Autonomic Heart Modulation in Chronic Kidney Disease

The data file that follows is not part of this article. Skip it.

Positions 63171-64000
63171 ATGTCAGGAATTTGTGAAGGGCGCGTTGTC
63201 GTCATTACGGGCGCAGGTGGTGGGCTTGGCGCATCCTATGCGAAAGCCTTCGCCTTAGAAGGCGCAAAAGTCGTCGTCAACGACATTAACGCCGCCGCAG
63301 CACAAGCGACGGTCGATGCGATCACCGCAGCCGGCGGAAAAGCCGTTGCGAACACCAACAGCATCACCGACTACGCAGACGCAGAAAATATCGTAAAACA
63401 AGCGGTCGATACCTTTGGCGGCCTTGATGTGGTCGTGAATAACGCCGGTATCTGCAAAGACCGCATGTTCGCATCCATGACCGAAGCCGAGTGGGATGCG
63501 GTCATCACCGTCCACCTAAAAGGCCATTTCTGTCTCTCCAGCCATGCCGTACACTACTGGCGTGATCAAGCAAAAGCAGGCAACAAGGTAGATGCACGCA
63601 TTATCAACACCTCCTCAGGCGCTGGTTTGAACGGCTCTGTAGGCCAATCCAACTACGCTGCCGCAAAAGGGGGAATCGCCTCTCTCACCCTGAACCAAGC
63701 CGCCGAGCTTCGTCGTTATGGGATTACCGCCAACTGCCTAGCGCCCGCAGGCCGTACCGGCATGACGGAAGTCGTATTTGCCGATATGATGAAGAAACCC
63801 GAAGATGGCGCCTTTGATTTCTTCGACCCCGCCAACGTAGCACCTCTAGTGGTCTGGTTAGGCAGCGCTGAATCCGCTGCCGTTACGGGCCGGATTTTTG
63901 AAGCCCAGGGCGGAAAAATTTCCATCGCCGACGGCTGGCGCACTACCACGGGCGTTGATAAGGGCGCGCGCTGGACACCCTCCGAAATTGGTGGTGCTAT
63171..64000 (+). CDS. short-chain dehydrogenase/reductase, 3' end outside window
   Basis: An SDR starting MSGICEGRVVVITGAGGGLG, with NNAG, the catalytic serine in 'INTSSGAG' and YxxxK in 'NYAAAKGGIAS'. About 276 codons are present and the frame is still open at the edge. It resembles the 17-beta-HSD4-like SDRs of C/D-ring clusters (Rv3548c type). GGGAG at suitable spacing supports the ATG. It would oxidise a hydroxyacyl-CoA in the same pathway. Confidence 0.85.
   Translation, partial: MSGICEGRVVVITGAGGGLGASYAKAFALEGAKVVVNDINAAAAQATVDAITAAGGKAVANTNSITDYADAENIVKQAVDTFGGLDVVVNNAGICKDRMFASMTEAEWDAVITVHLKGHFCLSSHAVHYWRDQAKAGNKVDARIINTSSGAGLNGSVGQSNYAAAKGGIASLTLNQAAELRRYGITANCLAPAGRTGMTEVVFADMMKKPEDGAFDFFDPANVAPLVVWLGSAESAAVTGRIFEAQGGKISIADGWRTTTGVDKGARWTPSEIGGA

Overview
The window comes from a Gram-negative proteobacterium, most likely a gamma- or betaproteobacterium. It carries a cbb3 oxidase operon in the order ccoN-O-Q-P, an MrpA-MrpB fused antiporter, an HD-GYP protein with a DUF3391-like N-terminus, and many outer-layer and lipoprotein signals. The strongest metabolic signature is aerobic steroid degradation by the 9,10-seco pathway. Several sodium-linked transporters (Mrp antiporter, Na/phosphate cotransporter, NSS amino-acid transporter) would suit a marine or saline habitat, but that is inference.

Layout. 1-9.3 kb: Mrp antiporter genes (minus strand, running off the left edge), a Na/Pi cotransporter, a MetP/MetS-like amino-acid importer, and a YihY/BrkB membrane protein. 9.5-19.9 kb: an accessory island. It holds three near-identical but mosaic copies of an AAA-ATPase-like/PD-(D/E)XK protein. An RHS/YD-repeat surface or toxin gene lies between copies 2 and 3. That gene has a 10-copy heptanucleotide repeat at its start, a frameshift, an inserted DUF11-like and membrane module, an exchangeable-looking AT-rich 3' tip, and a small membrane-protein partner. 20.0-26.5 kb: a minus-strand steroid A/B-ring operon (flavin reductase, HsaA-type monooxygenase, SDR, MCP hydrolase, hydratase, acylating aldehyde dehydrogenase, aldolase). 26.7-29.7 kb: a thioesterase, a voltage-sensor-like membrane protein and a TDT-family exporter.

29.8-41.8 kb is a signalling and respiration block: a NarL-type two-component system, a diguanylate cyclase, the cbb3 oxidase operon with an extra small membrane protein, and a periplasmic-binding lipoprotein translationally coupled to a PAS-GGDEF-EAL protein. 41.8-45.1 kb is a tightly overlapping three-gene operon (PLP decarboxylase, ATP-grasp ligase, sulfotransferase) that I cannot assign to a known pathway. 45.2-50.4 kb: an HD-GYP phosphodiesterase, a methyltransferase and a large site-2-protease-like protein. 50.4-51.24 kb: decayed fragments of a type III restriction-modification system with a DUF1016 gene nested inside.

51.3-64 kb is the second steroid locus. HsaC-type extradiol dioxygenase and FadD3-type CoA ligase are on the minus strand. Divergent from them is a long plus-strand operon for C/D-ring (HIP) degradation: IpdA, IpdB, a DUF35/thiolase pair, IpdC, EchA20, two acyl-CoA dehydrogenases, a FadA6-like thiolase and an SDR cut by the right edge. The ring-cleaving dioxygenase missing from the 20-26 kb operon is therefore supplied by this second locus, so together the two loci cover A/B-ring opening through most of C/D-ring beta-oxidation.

Background: Dialysis is a therapeutical possibility for chronic kidney disease (CKD), and dialytic patients are often a site of comorbidities, with cardiovascular disorders among them. Heart rate variability (HRV) is a simple and non-invasive method for evaluation of heart sympathovagal regulation. Aim: Evaluation of autonomic heart modulation (AHM) in CKD patients subject to hemodialytic therapy (HDT). Methods: A group of 27 CKD patients undergoing HDT was compared to a control group of 32 otherwise healthy persons. Heart rate was collected with a Polar device, during a 20 minutes rest in a supine position, and data from the CKD group was assessed previously to HDT. HRV was analysed linearly by the square root of mean squared differences of successive NN intervals (RMSSD) and the division of the number of interval differences of successive NN intervals greater than 50 ms by number of NN intervals (pNN50), and nonlinearly by recurrence percentage (%REC), analysis of the Poincaré Plot (SD1, SD2) and Entropy. Results: Mean ages (years old) of 47.45 (±16.2) in CKD group, and 42.2 (±11.6) in control group, had no significant statistical difference (p = 0.22) between the groups. Statistically significant differences (p < 0.05) were found for HRV comparison between the groups. Conclusions: The AHM for subjects in the CKD group showed to be endangered, as shown by a lesser parasympathetic modulation, which might lead to lesser lability of the heart responses for myriad adaptations and environmental challenges, be it for the uprising of new pathologies, be it for complications among those already existing.
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